A new method for measuring cosmic distances could pinpoint objects in the universe up to 300 million light-years away and beyond.
The just-realized technique was announced today at a meeting of the American Astronomical Union in Pasadena, Calif., and could help astronomers in their quest to track the universe's expansion rate.
Until now, astronomers have partly relied on giant stars called short-period cepheids that brighten and dim every few days to calculate distances to objects in the universe. This light blinking directly relates to the star's true brightness, and astronomers can compare the true and apparent luminosity (as seen from Earth) to determine the distance to that object. But beyond 100 million light-years from Earth, the stars' signals get lost among other bright stars.
(A light-year is the distance light will travel in a year, which is about 6 trillion miles, or 10 trillion km.)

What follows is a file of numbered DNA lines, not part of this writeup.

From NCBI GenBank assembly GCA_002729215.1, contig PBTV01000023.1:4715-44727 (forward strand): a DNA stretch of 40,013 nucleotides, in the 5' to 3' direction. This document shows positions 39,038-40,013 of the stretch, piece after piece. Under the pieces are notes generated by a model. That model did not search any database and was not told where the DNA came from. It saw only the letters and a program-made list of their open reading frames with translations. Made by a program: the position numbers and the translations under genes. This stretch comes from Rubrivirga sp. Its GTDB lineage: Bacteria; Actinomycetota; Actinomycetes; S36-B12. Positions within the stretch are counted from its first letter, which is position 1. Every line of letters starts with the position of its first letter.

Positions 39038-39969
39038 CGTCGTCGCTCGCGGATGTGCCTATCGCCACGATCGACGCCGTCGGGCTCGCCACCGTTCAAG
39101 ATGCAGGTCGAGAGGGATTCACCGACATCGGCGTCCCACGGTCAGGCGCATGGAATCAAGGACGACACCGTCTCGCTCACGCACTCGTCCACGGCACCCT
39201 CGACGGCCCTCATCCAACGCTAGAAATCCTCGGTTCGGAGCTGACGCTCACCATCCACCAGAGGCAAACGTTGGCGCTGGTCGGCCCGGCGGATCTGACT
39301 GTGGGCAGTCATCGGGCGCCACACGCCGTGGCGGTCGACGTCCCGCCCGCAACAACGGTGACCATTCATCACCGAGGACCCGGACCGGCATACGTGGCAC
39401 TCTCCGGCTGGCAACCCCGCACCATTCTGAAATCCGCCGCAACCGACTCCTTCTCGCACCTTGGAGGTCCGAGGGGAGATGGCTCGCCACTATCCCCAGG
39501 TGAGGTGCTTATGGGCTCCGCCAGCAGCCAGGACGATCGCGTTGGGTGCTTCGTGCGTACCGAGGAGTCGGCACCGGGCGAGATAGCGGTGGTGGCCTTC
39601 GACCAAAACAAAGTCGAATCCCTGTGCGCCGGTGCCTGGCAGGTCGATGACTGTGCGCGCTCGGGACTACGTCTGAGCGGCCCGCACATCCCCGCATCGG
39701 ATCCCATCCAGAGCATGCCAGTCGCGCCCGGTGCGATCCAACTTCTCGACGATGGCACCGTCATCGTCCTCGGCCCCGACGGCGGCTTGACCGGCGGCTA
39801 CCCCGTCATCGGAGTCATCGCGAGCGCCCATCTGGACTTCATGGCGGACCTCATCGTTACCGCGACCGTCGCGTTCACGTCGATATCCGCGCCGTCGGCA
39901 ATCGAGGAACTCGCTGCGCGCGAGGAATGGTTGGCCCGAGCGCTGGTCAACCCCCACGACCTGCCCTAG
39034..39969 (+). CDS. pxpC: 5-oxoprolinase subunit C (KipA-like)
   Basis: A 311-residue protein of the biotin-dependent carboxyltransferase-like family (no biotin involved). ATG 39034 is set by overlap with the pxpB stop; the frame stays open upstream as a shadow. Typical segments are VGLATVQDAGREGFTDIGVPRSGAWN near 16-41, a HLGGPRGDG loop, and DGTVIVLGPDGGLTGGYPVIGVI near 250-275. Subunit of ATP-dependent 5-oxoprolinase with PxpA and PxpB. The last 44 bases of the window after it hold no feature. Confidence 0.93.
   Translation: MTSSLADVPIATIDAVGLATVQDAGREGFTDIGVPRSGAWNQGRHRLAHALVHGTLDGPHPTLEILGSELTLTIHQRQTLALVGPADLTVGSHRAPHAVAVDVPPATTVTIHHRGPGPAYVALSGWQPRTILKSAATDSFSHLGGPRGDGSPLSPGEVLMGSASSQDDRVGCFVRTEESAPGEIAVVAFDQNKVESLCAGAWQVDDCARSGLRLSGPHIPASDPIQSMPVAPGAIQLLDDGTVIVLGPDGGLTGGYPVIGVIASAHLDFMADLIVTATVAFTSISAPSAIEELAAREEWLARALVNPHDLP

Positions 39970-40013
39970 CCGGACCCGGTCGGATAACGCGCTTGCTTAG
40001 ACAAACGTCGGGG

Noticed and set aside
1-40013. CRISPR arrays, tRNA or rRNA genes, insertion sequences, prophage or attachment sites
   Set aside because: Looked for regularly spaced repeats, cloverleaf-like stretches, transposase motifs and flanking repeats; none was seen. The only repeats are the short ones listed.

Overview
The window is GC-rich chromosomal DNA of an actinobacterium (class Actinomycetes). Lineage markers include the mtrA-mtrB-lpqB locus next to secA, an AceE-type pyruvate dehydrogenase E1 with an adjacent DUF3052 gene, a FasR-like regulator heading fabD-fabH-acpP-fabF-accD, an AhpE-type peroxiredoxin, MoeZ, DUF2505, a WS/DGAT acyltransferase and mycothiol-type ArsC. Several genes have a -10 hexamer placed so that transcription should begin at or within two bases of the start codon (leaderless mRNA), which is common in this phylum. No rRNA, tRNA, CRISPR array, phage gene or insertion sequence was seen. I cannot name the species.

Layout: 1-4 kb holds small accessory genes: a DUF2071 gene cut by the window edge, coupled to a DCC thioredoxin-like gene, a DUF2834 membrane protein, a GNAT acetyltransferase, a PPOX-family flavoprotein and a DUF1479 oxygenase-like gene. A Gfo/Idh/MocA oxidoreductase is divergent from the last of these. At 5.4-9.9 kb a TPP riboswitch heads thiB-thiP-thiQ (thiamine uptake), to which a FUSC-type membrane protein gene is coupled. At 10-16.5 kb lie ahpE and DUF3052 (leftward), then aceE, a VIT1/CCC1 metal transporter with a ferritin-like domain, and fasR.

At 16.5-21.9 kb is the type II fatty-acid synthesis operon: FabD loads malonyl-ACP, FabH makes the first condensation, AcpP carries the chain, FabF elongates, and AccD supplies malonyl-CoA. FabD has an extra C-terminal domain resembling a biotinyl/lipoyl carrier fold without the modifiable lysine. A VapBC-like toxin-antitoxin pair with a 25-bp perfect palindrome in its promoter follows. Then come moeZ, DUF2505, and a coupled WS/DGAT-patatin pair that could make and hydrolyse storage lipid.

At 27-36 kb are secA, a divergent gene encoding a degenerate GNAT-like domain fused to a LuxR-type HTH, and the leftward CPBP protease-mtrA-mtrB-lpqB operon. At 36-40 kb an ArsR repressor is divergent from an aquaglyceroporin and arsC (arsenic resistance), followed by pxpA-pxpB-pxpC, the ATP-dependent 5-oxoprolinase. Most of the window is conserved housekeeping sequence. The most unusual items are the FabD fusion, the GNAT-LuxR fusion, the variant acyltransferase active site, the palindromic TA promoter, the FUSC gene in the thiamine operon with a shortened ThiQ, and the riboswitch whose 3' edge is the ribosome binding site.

The new method involves so-called ultra long period cepheids (ULP cepheids), which are much brighter and so stand out at even farther distances.
Krzysztof Stanek of Ohio State University and his colleagues searched the literature, finding records for 18 such ULP cepheids, ranging from 12 to 20 times the mass of the sun and located in nearby galaxies. The distances to these nearby galaxies are well known, so the astronomers used that knowledge to calibrate the distance to the ULP cepheids.
They found that they could use ULP cepheids to determine distance with a 10 to 20 percent error, a rate typical of other methods used for measuring cosmic distances. The researchers hope to reduce that error as more ULP cepheids are recorded.
Now, the researchers are using the Large Binocular Telescope in Tucson, Ariz., to look for more ULP cepheids. Stanek said they've found a few good candidates in the galaxy M81, but those results have yet to be confirmed.
The research was funded by the National Science Foundation.
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